Levy, Naomi. Einstein and the Rabbi: Searching for the Soul. Flatiron, 2017. ISBN 978-1250057266 352 pp. $
When Rabbi Naomi Levy–one of the first women to graduate from the Jewish Theological Seminary in NY–comes across a letter Einstein wrote in response to a grieving rabbi upon the death of his eldest son at age eleven, she spends what feels like three years searching for the original letter that Robert S. Marcus wrote to the notable scientist. Throughout her search, she relays the story of Marcus, who was a military Jewish chaplain through WWII and liberated nearly 1,000 boys from the concentration camp at Buchenwald at the end of the war.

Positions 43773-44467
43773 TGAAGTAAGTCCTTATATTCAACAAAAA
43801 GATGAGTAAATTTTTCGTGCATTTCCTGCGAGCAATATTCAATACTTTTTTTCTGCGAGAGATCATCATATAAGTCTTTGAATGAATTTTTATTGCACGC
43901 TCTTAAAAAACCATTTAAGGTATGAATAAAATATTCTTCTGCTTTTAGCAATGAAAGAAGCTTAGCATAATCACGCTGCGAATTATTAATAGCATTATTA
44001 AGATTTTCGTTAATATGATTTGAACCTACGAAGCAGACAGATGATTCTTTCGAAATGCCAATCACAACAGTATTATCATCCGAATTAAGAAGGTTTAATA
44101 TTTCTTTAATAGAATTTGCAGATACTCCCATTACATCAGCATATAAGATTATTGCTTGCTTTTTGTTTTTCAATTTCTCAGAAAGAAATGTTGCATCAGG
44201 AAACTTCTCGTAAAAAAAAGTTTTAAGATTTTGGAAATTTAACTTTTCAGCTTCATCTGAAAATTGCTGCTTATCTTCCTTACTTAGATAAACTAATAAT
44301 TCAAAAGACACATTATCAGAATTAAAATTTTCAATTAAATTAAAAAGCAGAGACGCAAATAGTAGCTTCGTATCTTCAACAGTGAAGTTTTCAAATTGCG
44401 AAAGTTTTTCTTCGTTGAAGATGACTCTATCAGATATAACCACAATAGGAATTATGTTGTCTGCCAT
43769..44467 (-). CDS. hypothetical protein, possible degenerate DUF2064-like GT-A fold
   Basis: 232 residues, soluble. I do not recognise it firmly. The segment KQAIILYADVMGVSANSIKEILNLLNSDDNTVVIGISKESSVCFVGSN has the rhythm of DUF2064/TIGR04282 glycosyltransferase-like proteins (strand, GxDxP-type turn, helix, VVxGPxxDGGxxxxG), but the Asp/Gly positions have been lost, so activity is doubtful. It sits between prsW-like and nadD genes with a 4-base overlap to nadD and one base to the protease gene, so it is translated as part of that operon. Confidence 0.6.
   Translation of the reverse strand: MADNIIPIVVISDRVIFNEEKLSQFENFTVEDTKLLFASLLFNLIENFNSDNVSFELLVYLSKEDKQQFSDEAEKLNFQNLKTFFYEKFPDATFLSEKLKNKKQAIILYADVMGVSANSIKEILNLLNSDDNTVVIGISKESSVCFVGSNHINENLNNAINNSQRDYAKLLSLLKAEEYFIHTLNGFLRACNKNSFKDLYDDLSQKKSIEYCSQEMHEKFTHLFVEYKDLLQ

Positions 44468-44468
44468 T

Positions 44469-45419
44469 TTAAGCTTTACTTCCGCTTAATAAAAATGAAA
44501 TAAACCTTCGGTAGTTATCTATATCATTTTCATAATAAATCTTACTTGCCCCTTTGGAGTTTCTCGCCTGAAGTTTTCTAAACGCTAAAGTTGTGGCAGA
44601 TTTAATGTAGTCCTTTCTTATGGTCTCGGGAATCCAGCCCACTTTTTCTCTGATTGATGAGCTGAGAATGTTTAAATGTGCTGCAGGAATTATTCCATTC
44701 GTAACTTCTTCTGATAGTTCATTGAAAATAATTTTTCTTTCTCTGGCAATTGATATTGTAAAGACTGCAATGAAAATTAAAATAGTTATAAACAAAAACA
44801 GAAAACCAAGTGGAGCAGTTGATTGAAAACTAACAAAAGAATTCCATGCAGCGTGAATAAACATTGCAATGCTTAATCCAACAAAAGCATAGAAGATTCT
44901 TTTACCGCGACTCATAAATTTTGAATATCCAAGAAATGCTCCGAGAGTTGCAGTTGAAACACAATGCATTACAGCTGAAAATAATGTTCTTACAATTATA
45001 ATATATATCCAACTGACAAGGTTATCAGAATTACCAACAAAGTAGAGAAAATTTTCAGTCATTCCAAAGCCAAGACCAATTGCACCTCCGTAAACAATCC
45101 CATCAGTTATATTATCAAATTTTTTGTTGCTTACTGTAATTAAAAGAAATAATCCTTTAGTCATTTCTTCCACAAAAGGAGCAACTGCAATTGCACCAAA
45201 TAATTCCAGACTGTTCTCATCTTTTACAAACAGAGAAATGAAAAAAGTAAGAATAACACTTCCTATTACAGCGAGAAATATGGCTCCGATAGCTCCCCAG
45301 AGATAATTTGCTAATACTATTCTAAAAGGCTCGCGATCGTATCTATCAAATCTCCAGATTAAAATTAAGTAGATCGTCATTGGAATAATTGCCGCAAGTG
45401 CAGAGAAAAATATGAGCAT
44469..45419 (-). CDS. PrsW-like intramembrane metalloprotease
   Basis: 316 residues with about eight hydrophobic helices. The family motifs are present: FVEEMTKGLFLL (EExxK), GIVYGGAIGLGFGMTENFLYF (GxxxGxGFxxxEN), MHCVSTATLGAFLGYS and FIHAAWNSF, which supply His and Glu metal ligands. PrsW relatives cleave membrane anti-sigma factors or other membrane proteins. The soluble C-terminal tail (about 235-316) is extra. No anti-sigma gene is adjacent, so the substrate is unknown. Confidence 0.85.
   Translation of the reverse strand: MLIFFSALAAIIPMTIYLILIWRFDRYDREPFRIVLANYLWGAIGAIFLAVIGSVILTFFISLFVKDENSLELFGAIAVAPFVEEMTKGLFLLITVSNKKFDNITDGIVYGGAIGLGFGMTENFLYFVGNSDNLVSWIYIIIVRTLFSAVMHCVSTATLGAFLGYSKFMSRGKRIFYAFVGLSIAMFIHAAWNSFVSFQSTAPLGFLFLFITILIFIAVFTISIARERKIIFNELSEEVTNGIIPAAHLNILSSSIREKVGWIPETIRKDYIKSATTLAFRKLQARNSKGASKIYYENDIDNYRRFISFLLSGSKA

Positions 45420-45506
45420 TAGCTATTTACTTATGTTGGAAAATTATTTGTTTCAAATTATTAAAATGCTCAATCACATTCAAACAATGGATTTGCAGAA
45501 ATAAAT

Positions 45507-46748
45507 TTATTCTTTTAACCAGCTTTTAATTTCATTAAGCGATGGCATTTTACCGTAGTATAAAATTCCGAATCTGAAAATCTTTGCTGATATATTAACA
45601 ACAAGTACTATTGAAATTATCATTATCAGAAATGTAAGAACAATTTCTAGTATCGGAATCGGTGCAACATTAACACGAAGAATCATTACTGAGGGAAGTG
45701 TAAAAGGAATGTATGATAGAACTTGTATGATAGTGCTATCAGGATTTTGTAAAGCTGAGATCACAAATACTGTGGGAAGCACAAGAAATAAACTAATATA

The book follows Levy’s own loss of her father at a young age, follows up on the staff and some of the Polish and Hungarian children who came through a Jewish orphanage in France, including Elie Weisel.
Levy’s journey reflects on meditation, music, and prayer; friendship, love and forgiveness; parenting, finding your path, meeting and listening to your soul. Through narrative and parable, she recounts life lessons and concludes each chapter with a blessing that is part mantra and part intention. She touches on several stories shared in Why Judaism Matters, and while I find both books compelling, if I could only have one, it’s Levy’s that I will return to as life moves along.